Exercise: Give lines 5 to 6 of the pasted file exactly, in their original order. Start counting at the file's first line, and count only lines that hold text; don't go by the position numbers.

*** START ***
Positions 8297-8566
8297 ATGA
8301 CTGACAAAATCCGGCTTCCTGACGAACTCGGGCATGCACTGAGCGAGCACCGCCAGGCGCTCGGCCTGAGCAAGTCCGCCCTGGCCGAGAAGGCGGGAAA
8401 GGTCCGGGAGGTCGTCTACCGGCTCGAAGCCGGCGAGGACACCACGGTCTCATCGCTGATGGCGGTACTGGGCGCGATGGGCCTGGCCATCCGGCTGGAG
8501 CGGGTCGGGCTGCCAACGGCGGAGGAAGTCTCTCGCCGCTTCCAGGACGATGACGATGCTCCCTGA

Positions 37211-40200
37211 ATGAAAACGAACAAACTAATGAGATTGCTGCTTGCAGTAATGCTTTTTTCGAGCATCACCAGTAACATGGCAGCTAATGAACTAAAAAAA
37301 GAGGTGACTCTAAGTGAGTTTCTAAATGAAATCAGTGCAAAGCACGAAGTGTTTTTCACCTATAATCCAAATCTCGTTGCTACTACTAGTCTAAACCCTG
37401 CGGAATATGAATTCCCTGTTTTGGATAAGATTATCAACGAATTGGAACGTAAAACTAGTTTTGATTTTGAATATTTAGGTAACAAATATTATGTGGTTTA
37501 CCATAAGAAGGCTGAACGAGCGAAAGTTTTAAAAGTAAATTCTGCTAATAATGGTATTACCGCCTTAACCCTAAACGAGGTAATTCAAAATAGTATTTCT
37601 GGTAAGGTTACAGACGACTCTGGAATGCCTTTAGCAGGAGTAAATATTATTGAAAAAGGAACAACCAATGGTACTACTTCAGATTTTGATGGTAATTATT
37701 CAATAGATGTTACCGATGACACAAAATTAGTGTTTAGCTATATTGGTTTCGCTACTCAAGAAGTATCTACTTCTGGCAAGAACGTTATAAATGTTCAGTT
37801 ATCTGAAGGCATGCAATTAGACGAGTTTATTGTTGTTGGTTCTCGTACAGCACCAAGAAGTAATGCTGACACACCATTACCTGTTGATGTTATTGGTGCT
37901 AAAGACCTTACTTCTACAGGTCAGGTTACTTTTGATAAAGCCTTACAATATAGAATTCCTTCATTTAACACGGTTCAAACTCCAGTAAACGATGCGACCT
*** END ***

8501 CGGGTCGGGCTGCCAACGGCGGAGGAAGTCTCTCGCCGCTTCCAGGACGATGACGATGCTCCCTGA

Positions 37211-40200